I meant physically, I wish someone would punch me.
<I don't do that... sorry.>
Ya, fish are very long lived. They can get into their 40s and 50s some of them. I don`t have PayPal or any kind of card so internet buying is kind of out. I can get books from other libraries for free, but you have to know the title of the book and I didn`t know of any.
<Hence that web page of books all of us at WWM recommend. To be fair, we also *write* books, so you can trust us! There's lots of information on the Internet of course, but it isn't edited and you can't always tell who knows what they're talking about and who doesn't.>
I`ll look for the set up book though. Thanks, I`m going to read the page you sent. What`s the worst thing a guppy could pass to another guppy besides Ich?
<Not much really. Crossbred ("feeder") Guppies are pretty hardy right out of the box. Fancy Guppies, not so much.
I want to move mine to a 15 gallon and get 2 more, but I don`t want to risk disease. If they`re at high risk I`ll get an extra pump and use their old tank for quarantine. This is the last time I listen to a pet store worker.
<Hmm... well, while some pet store people are skilled hobbyists well worth talking to, others are less valuable in this regard. Basically treat them how you'd treat someone selling a car or showing your around a new home -- listen politely, but verify everything they say yourself.>
What about blind cave fish, would they be OK to keep without a heater?
<Depends. This species comes from Mexico, so we're talking fairly warm water. To be fair, the caves are cooler than above ground, but going below 18 C/64 F won't be good for them. Best kept around 22-24 C/72-75 F. They also need somewhat hard, neutral to basic water to do well.>
Would they live OK in a 15 gallon with guppies?
<No, Blind Cave Tetras are very nippy. They're also hyperactive, and a 15 gallon tank is a bit small for a fish that gets to a good 8 cm/3 inches long. You need a school of them, too. Wild fish feed of bat droppings, but in captivity they're very hardy and easy to keep, and in the right aquarium, fascinating pets. They look lovely in a tank with a dim red light, black sand, and lots of rocks -- like a cave!>
Thanks for the help.
<Cheers, Neale.>
Re: Sick Dwarf Gourami   3/26/10
Ok, thanks!
<You're welcome.>
Heaters are kind of expensive and I don`t have the money to buy 6 of them right now, especially since the water isn`t too cold.
<"Too cold" is a subjective term. What's warm to you may be too cold to a tropical fish...>
I should be set now. I`m going to move them to a 15 gallon with a heater and ad 2 more. I`ve got 2 Fancy guppies.
Ya, there`s a lady at PetSmart who`s a fish keeper, I listen to her and I`ve got a friend who works there too, and I listen to her. They`re the only 2 that I pay much mind to.
I`ll start reading more fish books, knock down 2 sticks with one whack. I needed something to read, I finished my list of books. I`ll get Blind Cave Tetras sometime, but I don`t have any room for anything bigger than a 15 gallon anymore (I have a lot of interests, to say the least). I`ll probably get one of those huge aquariums, the kind used for
reefs, and deck it out cave style, maybe buy a fake skull of some sort. I found out we still have a 15 gallon, actually 2, but one was previously used for a lizard/lizards and one for a king scorpion. Would that affect the Fancy Guppies even after cleaning with just water, or should I use something to help decontaminate?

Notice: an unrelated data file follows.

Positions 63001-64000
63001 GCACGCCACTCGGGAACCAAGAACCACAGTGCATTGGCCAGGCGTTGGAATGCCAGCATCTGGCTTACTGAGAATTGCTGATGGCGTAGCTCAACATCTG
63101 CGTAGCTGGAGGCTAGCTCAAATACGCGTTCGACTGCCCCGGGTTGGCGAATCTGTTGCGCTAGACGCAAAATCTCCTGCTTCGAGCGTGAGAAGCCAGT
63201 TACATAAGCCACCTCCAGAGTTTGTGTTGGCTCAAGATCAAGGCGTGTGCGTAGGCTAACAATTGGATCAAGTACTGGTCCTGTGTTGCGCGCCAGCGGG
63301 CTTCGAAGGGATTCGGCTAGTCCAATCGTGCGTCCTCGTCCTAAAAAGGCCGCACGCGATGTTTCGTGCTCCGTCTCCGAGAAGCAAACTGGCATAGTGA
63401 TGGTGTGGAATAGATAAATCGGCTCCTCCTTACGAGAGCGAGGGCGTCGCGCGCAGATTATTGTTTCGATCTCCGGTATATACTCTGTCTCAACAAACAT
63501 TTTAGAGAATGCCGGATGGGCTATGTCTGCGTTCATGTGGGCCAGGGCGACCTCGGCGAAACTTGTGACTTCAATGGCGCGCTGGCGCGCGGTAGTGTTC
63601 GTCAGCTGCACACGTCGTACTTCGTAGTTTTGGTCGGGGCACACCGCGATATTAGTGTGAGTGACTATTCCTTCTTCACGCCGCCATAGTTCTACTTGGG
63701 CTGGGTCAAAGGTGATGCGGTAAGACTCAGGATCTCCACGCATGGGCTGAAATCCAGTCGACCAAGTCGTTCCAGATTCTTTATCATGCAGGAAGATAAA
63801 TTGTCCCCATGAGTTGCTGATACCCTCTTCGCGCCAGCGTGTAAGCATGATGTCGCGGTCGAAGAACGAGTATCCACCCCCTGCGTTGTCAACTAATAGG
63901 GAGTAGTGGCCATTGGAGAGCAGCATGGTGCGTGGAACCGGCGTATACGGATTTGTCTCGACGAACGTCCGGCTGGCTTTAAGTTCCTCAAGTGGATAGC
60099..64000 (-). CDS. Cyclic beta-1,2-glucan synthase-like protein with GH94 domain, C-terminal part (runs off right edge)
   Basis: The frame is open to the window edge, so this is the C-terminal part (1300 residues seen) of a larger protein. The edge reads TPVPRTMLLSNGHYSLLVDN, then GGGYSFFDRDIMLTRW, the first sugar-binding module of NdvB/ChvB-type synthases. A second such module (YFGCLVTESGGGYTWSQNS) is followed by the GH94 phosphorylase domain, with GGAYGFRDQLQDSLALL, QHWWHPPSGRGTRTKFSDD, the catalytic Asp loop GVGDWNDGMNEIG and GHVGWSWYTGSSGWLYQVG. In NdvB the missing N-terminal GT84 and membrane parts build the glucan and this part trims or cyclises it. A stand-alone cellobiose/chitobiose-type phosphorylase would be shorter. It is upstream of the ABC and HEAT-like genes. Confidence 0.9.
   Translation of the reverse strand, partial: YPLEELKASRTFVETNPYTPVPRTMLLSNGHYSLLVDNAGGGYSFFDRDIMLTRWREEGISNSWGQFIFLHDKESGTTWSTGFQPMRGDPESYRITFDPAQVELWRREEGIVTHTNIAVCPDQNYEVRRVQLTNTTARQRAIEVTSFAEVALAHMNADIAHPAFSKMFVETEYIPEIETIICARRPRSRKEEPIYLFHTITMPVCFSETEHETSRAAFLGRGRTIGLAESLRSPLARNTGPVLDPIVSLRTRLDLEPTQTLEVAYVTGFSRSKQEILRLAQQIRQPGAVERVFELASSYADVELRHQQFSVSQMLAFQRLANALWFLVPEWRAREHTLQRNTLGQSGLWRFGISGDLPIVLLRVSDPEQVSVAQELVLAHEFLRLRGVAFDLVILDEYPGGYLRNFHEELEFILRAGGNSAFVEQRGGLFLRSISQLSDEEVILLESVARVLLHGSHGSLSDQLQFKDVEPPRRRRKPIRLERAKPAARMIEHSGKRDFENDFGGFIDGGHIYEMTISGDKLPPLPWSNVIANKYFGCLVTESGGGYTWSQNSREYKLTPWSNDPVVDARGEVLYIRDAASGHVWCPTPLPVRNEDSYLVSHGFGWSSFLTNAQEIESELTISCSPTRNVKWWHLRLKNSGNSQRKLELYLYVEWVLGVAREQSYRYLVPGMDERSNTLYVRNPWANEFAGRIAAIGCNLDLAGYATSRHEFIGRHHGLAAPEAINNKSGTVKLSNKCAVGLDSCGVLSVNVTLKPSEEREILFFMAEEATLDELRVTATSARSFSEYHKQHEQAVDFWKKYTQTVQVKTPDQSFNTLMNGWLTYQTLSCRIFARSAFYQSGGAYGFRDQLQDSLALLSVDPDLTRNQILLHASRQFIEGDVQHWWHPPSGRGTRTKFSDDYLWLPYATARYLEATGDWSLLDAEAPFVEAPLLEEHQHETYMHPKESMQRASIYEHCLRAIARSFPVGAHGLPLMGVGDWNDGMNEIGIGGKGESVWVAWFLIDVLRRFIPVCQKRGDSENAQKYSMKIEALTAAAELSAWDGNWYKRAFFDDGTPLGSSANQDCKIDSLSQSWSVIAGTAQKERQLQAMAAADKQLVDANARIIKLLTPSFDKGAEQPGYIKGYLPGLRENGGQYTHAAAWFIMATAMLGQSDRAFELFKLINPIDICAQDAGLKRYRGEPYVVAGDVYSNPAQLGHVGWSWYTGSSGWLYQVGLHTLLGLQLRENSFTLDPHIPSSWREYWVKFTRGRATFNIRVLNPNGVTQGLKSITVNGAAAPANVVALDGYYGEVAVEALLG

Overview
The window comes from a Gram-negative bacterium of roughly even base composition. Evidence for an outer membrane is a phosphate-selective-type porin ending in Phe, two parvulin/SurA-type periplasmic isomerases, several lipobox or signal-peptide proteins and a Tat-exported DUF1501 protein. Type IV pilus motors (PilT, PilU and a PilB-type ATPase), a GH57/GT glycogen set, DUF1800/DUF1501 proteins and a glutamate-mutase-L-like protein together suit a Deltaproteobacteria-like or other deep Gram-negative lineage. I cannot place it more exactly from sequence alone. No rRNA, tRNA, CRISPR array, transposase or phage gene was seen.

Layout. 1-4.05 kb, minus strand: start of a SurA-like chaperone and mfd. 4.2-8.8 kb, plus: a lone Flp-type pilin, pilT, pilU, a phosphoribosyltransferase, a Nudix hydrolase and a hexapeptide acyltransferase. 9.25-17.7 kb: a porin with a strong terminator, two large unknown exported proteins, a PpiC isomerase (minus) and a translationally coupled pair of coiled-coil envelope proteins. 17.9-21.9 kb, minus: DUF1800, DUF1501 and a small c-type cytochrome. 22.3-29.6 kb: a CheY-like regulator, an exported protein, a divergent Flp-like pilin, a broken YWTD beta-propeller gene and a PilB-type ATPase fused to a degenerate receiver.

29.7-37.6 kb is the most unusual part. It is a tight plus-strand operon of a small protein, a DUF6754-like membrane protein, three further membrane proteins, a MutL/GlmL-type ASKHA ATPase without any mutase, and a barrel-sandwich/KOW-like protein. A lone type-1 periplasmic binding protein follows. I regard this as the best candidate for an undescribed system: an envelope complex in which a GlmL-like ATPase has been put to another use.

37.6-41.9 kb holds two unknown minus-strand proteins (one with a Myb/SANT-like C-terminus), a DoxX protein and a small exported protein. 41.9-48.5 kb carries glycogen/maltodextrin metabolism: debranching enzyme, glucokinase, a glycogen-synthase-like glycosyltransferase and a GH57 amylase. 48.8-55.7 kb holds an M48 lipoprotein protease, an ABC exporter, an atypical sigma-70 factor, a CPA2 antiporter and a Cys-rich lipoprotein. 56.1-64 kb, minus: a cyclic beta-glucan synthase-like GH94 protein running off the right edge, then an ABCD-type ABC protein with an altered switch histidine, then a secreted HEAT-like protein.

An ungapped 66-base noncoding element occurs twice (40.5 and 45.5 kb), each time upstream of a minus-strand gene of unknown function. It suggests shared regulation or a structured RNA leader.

<Simply cleaning with warm water should be fine. No detergent.>
The rocks I have are cycled, so would the tank still need cycling?
<Yes. Rocks don't carry many bacteria. If they did, why do you think we'd bother with filter? The bacteria need to be in a porous place with a constant flow of oxygen-rich water. Sponges, ceramic noodles, etc.
Undergravel filters are good, but just a bed of gravel won't work.>
Sorry if I`m taking up a lot of time, I just want to make sure I get everything right this time.
<Plenty to read here. Cheers, Neale.>
Re: Sick Dwarf Gourami
Thanks for your help. Its good to know that someone`s there to help.
Keep up the good work.
<Happy to help. Cheers, Neale.>
Re: Sick Dwarf Gourami  4/11/10

Ok, I got a filter, could I cycle with just a filter?
<You cycle aquaria only when there's a source of ammonia. Daily pinches of flake similar to what you'd use to feed your fish would do the trick. Test for nitrite until it rises and then drops to zero. Should take at least 3 weeks, potentially up to 6.>
It`ll take a while to get the heater and I`d like to get the tank cycled as soon as I can. I`ll probably need to increase the temperature slowly to 70 degrees when I put`m in so I don`t stress them anyway, right?
<Stress who? The existing fish? Keeping tropical fish at room temperature will be stressing them already. The quicker you install a heater, the better. Cheers, Neale.>
Re: Sick Dwarf Gourami
That`s why I was asking, cause the sooner its cycled, the sooner I can get them in the 10 gallon, and the heater should be installed around that time.
<Indeed. Well I guess my work here is done. Good luck, Neale.>

Yet Another Question about a (Potentially) Sick Dwarf Gourami 5/30/2009
Dear WWM Crew,
I'm sure you get sick of the seemingly never-ending string of questions about Dwarf Gourami problems.
<Yes, I do. If I could, I'd ban these fish from the hobby. The farmed stock is simply diabolical in terms of quality, and retailers sell them far too frequently to inexperienced aquarists. By all means keep locally bred fish, but farmed Colisa lalia make about as useful pets as rabid dogs.>
Nevertheless, I have a concern that I cannot find a solid answer for anywhere on the web. The only abnormality I see in the fish is that his eyes seem quite sunken into his head. Otherwise, he behaves healthily: he is active and he eats eagerly.